Find Another Essay On Battle of hurtgen forest

Battle of the Bulge Essay

1197 words - 5 pages The Battle of the Bulge was one of the most important battles in the European Theater during the Second World War. It was also “The largest and bloodiest battle in American History”(4). The Battle of the Bulge was fought from December 16th 1944 to January 25th 1945 (4). The battle occurred in the Ardennes forest which is located in 4 countries, Luxembourg, Germany, France and Belgium. The Ardennes forest is heavily populated by trees and

The Red Badge of Courage: Written between the Lines - Essay on the Symbolism in Stephen Crane's "The Red Badge of Courage"

1213 words - 5 pages this book is based on the Battle of Chancellorsville one would know that the union used the forest as a cover to sneak up on the confederates and later charged. The forest, though it provided protection from the eyes of the enemy, it could not protect them during a charge where so many of the 304th died. Not many things are contradictory in their meanings, but there are some that are, such as a forest.The enemy standard, a seemingly "one track

goodman brown

621 words - 2 pages “Young Goodman Brown” is a short story by Nathaniel Hawthorne is an excellent piece that clearly illustrates Sigmund Freud theory of repression through Young Goodman Brown’s faith in his puritan religion. Brown in his unconscious mind is, however, challenged by the evils which surround him that he tries to repress and thus, a battle between good vs. evil surfaces.       Growing up as a dedicated puritan, Young Goodman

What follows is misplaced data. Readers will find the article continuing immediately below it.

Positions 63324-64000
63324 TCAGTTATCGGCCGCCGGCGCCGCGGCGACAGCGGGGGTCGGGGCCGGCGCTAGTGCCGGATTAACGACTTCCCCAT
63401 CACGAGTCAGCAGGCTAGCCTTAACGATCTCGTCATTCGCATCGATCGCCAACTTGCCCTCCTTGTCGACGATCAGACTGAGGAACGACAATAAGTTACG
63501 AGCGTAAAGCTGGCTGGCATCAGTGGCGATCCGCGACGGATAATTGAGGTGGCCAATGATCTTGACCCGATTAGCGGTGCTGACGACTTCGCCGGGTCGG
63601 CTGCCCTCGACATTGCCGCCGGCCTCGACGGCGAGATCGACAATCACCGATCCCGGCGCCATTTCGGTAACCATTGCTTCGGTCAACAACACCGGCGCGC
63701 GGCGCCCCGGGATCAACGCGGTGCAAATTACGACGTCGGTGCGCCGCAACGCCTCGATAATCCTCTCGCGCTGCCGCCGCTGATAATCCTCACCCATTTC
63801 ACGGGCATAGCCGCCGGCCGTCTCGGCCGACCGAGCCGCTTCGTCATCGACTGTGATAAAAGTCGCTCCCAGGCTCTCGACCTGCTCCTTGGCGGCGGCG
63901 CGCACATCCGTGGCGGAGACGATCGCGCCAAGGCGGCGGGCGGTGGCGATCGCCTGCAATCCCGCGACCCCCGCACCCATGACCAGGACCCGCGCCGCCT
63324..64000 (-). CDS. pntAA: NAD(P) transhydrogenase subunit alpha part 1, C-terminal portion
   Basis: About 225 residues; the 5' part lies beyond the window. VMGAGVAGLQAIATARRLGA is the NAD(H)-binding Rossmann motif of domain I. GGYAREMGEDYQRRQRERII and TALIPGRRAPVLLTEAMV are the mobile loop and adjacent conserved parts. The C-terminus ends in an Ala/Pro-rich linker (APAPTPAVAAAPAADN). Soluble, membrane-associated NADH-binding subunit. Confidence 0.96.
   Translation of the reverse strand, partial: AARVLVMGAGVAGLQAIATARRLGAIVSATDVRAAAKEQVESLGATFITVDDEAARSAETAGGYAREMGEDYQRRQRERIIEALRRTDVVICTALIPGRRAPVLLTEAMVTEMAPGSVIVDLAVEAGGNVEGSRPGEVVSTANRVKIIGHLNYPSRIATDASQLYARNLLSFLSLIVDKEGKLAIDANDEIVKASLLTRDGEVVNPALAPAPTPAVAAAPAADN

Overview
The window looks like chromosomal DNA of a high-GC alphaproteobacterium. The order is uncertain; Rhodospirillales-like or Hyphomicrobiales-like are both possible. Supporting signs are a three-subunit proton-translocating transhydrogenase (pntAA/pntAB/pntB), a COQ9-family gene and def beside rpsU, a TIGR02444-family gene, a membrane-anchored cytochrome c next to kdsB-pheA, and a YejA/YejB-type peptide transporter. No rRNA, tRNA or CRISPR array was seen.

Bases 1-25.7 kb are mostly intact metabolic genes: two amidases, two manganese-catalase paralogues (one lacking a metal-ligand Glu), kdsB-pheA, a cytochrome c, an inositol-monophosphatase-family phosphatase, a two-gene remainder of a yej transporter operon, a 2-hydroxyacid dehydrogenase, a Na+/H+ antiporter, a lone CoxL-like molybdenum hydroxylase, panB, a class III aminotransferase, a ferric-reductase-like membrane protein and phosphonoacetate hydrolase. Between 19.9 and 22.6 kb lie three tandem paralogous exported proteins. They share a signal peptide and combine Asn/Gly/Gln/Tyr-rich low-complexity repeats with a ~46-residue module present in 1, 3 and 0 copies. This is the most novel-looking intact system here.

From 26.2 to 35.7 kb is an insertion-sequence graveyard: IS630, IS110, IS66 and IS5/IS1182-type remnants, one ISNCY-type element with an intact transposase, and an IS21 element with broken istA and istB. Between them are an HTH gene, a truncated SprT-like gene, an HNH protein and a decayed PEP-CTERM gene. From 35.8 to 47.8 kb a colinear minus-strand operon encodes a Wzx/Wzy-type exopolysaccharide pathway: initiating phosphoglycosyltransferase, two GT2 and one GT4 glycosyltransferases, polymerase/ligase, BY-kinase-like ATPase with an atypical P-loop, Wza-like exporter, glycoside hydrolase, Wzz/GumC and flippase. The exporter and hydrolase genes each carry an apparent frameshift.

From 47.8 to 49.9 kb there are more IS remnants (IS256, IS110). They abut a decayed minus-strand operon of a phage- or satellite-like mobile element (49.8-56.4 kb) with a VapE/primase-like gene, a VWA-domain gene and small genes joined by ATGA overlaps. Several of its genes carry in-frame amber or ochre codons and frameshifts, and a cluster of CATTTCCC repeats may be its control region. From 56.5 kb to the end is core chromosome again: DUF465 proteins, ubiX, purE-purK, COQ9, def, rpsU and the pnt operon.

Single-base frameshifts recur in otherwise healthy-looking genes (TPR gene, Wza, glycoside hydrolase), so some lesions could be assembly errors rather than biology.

Symbolism in Crane’s The Red Badge of Courage

1350 words - 5 pages soldier to die alone in the forest because of him asking Henry too many questions about a wound that Henry does not have. Afterward, Henry is reunited with his regiment. In revenge for Jim Conklin’s death, Henry finds his inner courage and fights in the next battle alongside his friend, Wilson. He and Wilson fight until the end. Henry decides to hold the flag during the next battles that they win. At the end, Henry feels guilty for leaving the

Analysis of the short story "Good Man Brown" by Nathaniel Hawthorne

975 words - 4 pages classic battle between good and evil and the foreseeable loss of innocence. Goodman Brown's journey begins in a Puritan society and then continues into an evil forest where he faces metaphorical monsters that test his beliefs. He comes out of the forest a distrustful man surrounded by the sin of society; moreover, he overtly showed this distrust by ignoring Faith, and others that he had once trusted. This journey helps Brown to realize that wherever he is, and whenever the time, evil will always exist.